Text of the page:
Where hospitals had not deployed either method, reasons included a need for more resources (59 percent); lack of information (41 percent) and lack of leadership buy-in (30 percent). Another 11 percent of hospitals surveyed weren’t familiar with either strategy.



  3. Medicare is launching a four-state demonstration to determine if cash incentives will improve the quality of care and efficiency of operations in nursing homes. Nursing homes in Arizona, Mississippi, New York and Wisconsin will be asked to participate.

    Link: http://www.healthcarefinancenews.com/resource-central-research



  4. Hi Ann, Max and Andy

    Mom leaves hospital with wrong baby! Can you believe that this sort of thing “still” happens in 2009?




  5. This is the first time I’m seeing these kinds of numbers. Very interesting. It should have a profound impact of how we are further exposed to business operations I would think.

    Joe Conway


  6. Joe,

    What numbers are you talking about?
    I am very interested in SS, so please advise.



  7. SS Levels

    Six Sigma auditors are referred to by their level of accomplishment under Six Sigma guidelines. There are four levels of inspectors’ training:

    Black Belt:
    The Black Belt level is held by individuals who have been trained in the Six Sigma methodology and have experience in leading Functional Process Improvement Action


    Green Belt:
    Holders of the Six Sigma Green Belt are team members in the Six Sigma Process

    Improvement Action Teams

    Master Black Belt:
    The holder of this level of achievement acts as the organization-wide Six Sigma Program Manager. He or she, oversees Black Belts and improvement projects, while providing guidance to Black Belts as necessary. A Master Black Belt teaches other Six Sigma students and helps them to achieve higher level status.

    Six Sigma Champion:
    Usually a top executive or senior manager who “talks-the-talk”, and “walks-the-walk”, of Six Sigma. He/she is the catalyst behind the organization’s Six Sigma implementation. He/she has the ear of executive management.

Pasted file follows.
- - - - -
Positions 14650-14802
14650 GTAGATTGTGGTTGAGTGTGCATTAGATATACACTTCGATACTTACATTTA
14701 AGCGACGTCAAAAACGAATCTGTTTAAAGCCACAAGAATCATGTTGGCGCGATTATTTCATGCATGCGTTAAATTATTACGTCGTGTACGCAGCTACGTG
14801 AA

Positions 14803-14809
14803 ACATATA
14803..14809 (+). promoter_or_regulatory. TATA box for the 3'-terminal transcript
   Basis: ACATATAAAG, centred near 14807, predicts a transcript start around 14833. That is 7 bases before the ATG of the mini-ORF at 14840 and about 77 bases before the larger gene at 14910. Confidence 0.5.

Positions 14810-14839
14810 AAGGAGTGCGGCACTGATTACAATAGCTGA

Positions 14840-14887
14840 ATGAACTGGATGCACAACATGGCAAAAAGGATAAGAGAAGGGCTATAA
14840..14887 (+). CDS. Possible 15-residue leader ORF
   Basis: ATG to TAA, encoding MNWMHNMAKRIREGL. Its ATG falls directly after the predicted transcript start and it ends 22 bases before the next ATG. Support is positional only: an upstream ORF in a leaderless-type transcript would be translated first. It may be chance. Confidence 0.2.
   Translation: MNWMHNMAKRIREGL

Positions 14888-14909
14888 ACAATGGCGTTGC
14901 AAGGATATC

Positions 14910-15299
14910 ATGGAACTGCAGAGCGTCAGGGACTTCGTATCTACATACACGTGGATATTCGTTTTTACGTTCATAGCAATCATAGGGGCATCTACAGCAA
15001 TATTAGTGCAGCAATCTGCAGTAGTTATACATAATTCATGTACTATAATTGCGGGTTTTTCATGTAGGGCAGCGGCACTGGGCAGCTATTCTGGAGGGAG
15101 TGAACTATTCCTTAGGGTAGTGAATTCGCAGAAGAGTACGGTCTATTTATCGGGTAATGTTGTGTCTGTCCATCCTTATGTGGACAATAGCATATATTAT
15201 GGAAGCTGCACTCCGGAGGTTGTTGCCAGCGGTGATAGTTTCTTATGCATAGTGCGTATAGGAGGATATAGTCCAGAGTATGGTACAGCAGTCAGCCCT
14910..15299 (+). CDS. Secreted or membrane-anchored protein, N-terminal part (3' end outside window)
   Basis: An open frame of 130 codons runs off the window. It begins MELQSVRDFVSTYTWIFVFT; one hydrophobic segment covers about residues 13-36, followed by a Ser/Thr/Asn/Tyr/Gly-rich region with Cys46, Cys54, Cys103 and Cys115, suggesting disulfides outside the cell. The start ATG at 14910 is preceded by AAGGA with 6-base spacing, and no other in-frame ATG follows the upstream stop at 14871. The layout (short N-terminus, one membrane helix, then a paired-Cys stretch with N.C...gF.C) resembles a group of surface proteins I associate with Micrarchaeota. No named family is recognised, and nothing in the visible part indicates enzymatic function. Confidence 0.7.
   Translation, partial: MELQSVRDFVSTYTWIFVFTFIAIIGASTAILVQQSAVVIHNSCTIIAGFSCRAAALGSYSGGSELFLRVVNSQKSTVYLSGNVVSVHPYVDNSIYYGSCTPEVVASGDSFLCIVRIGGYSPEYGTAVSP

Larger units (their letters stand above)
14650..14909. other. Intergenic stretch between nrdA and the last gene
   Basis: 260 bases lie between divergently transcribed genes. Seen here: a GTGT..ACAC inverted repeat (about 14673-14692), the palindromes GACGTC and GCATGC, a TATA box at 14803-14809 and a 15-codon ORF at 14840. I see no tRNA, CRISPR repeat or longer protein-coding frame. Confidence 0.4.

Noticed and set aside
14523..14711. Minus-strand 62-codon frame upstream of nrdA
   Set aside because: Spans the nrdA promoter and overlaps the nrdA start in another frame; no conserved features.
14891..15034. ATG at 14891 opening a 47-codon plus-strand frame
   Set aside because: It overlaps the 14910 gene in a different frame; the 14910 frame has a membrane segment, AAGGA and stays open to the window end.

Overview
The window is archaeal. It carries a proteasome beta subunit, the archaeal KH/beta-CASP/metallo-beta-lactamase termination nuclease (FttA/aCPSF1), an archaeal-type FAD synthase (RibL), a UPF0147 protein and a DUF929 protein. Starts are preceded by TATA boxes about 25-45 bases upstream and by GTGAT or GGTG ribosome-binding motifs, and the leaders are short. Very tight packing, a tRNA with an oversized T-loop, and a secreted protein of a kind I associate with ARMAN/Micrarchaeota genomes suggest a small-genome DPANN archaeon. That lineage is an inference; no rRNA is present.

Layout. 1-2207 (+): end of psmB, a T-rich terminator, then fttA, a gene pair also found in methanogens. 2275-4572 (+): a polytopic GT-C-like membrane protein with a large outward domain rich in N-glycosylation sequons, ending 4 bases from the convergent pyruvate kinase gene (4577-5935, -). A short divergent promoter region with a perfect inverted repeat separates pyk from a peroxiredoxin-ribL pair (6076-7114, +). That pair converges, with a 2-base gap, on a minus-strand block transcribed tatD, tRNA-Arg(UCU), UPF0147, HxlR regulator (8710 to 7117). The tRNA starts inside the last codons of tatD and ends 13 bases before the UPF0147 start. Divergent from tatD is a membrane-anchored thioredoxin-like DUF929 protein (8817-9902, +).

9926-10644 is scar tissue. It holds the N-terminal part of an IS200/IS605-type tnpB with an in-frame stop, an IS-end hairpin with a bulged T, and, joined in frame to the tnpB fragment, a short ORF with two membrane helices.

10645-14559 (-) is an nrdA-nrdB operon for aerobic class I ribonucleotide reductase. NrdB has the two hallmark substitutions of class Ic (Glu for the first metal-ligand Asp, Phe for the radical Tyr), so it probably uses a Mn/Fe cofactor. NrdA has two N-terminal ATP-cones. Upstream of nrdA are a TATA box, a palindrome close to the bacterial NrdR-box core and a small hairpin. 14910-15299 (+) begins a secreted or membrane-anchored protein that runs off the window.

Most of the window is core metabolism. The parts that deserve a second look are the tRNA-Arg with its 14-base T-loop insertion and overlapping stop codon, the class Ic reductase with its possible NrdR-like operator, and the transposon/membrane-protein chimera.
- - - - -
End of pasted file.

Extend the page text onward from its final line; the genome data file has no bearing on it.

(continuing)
Dr. David Edward Marcinko; MBA


  8. More on Six Sigma

    Six Sigma is a performance improvement methodology using statistical analysis to reveal the root cause of defects in products, services and performance. Long used in manufacturing, its principles and techniques have been introduced into the healthcare, service, education, and other sectors with impressive results.

    In Six Sigma performance analysis for healthcare, the statistician’s bell-shaped curve becomes a representative of accounting and/or medical variation. It measures to the upper standard limits of 99.99966% as a rigorous systematic discipline that demands the use of various problem solving tools and a particular methodology to measure performance and drive process improvement.

    In fact, more and more healthcare organizations are using the measurable feedback data provided by Six Sigma to augment other ongoing quality initiatives; like the balanced scorecard [dashboard]. By validating the impact of care defects and medical improvements, as well as the use of small-scale experiments, reaching the optimal solution to a performance or outcome problem makes implementing a change more believable to the hospital, clinic, practice or healthcare organization.

    Dr. David Edward Marcinko MBA CMP™


  9. Five [5]-S Manufacturing in Heatlhcare

    Five [5]-S manufacturing is the name of a more recent workplace organization methodology that uses a list of five Japanese words [seiri, seiton, seiso, seiketsu and shitsuke].

    This list describes how items, like durable medical equipment, are stored and how the new order is maintained. The decision-making process usually comes from a dialogue about standardization that builds a clear understanding among employees of how work should be done. It also instills ownership of the process in each employee.

    There are 5 primary phases of 5S: sorting, straightening, systematic cleaning, standardizing, and sustaining.

    Additionally, there are three other newer or secondary phases sometimes included; safety, security, and satisfaction.

    The concept, like lean Six-Sigma, is gaining traction in the healthcare operational ecosystem.

    Dr. David Edward Marcinko MBA